On April 15, Nigeria’s militant group Boko Haram loaded nearly 300 Nigerian schoolgirls onto trucks in the middle of the night, telling the girls they were taking them to safety. A month later, most of the girls are still missing. In the past few weeks, however, their plight has caught the world’s attention. Parachute reporters have descended on the tiny and otherwise ignored northeastern town of Chibok, thrusting cameras in the faces of the girls’ parents. The United States dispatched a reconnaissance aircraft to Nigeria to help rescue the girls. The State Department is redoubling its efforts to defeat Boko Haram, which it considers a foreign terrorist organization. An 18-member interagency team has been deployed, and drones have been provided to assist with the search.
This is not the first time the cause of beleaguered girls in faraway lands has become the subject of inordinate media attention or a pretext for U.S. military intervention. After the U.S. invasion of Afghanistan in 2001, then–first lady Laura Bush launched a global effort focusing on the plight of women and children. “Because of our recent military gains in much of Afghanistan, women are no longer imprisoned in their homes,” Bush proclaimed in a radio address on Nov. 17 of that year. “Civilized people throughout the world are speaking out in horror — not only because our hearts break for the women and children in Afghanistan but also because in Afghanistan we see the world the terrorists would like to impose on the rest of us.” Packaging strategic incentives with feminist motives and painting benevolent Westerners as the saviors of the childlike natives is an old tactic. These colonial tropes were widely discussed during the United States’ more than decade-long presence in Afghanistan.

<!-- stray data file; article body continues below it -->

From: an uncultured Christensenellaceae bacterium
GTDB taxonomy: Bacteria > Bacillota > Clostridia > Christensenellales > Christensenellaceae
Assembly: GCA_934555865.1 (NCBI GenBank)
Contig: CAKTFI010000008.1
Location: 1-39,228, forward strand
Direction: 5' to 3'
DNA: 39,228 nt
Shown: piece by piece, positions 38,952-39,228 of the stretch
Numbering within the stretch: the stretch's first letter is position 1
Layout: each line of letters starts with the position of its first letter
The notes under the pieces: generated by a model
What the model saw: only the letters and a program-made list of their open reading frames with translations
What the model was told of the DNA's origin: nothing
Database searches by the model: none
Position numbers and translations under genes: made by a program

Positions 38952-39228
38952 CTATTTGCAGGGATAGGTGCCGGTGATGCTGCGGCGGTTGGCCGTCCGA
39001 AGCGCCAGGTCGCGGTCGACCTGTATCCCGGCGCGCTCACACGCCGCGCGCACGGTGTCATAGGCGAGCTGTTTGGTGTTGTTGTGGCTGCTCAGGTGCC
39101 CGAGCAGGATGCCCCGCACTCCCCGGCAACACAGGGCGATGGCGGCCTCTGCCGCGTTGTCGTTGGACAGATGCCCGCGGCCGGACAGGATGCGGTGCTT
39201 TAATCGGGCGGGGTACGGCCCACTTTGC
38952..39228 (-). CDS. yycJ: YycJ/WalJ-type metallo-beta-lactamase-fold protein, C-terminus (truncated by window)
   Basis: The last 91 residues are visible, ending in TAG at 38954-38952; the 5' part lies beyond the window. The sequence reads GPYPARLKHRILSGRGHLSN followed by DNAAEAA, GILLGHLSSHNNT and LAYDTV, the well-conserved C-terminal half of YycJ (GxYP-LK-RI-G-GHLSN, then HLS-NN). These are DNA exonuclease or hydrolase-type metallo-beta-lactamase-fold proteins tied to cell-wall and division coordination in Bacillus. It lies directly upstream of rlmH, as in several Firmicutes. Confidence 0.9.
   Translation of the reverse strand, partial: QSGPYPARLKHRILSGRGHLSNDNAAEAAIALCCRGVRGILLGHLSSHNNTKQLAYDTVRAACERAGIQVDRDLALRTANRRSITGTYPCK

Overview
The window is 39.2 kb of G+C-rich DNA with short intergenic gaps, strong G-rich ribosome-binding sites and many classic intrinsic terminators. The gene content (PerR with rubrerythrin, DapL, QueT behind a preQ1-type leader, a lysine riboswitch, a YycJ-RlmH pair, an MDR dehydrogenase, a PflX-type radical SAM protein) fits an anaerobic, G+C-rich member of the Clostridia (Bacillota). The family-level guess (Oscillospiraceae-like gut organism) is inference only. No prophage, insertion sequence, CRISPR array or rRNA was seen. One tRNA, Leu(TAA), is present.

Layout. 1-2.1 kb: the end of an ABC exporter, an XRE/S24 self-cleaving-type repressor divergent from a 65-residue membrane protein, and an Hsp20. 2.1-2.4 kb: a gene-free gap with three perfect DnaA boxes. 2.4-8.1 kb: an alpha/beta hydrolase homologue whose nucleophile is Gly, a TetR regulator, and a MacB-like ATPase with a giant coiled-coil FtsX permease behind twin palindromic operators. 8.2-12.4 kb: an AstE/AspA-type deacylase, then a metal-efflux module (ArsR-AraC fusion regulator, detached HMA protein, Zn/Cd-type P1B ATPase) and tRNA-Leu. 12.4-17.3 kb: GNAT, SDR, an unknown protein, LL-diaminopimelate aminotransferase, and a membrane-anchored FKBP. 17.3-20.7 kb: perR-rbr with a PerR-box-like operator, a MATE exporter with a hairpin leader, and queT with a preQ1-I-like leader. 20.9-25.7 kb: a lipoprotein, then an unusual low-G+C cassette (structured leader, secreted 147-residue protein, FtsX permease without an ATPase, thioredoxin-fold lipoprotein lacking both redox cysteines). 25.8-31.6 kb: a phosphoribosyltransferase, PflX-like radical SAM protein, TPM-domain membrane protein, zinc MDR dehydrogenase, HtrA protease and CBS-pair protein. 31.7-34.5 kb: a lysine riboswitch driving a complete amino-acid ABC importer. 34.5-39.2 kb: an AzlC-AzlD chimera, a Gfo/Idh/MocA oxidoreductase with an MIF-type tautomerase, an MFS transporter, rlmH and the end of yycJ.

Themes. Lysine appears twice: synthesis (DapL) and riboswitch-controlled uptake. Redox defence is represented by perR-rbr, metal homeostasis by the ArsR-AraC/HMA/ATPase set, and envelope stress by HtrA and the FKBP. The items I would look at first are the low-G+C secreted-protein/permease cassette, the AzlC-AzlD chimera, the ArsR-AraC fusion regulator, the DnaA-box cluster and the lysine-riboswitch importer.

This brand of intervention resurfaced recently when a young schoolgirl in Pakistan became a target of the Taliban. In October 2011 its Pakistani wing, Tehreek-e-Taliban Pakistan (TTP), shot 15-year-old schoolgirl Malala Yousafzai at close range on her way home from school. In a country that increasingly excludes women from the public sphere, Yousafzai’s story of survival and continued commitment to girls’ education is exemplary. Her courage and inspiration — words seldom pinned to Pakistan in the vernacular of American media — drew Western attention to the poor country’s dull desperation.
In the days following the attack, Yousafzai was anointed and elevated as the voice of Pakistani women, her cause — education — touted as the solution to Pakistan’s myriad problems. Questioning Yousafzai’s age or the narrative that reduced an entire country’s feminist struggles to a schoolgirl’s resilient but still childish ebullience could make one a suspect, a bearer of pouty misgivings or, worse still, sympathies for the Taliban.
As with Yousafzai’s case, the decontextualized tale of the Nigerian girls is encapsulated in the sound bites that the West spares for such stories. Then it was packaged into a kind of Malala mixture — schoolgirls from an underdeveloped land, a barbaric Islamist group and an ineffective government cast against a setting of conflict, haplessness and misogyny. Yousafzai’s successors, the schoolgirls of Chibok, have been anointed in their absence. Hashtags demanding their return are shared, tweeted and reshared. Vigils and petitions are organized on their behalf. This virtual furor epitomized a Western caring for the girls against the implied callousness of Nigerians.